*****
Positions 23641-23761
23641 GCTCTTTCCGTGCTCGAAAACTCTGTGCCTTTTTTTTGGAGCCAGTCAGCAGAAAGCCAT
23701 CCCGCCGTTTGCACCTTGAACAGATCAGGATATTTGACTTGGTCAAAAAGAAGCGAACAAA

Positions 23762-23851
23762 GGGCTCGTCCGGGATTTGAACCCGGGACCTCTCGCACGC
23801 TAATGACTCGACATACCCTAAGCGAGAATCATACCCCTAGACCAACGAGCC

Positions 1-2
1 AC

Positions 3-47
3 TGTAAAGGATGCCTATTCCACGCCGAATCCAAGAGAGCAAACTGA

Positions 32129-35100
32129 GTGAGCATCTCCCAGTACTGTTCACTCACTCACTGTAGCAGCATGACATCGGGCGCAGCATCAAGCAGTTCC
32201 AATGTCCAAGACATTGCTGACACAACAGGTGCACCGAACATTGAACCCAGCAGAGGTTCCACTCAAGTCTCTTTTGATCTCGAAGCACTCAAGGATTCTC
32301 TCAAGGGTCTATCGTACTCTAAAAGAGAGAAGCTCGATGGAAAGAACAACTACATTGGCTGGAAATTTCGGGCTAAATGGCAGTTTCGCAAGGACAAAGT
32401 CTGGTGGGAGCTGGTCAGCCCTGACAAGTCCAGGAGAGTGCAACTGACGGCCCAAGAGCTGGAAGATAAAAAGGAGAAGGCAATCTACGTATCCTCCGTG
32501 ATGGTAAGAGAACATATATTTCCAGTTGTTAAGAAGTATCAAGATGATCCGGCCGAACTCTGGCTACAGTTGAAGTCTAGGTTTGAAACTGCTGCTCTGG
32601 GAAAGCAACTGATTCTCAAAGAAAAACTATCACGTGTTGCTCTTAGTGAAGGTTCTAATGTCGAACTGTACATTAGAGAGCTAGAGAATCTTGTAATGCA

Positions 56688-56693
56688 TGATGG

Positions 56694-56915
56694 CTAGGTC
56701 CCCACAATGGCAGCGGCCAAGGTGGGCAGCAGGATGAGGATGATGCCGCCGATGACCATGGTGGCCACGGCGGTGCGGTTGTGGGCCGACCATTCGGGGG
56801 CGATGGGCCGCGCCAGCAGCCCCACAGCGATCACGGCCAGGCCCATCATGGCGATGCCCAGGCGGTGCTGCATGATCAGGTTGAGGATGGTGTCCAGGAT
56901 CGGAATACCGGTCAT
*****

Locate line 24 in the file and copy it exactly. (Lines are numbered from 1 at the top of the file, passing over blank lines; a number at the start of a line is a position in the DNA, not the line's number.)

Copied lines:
56901 CGGAATACCGGTCAT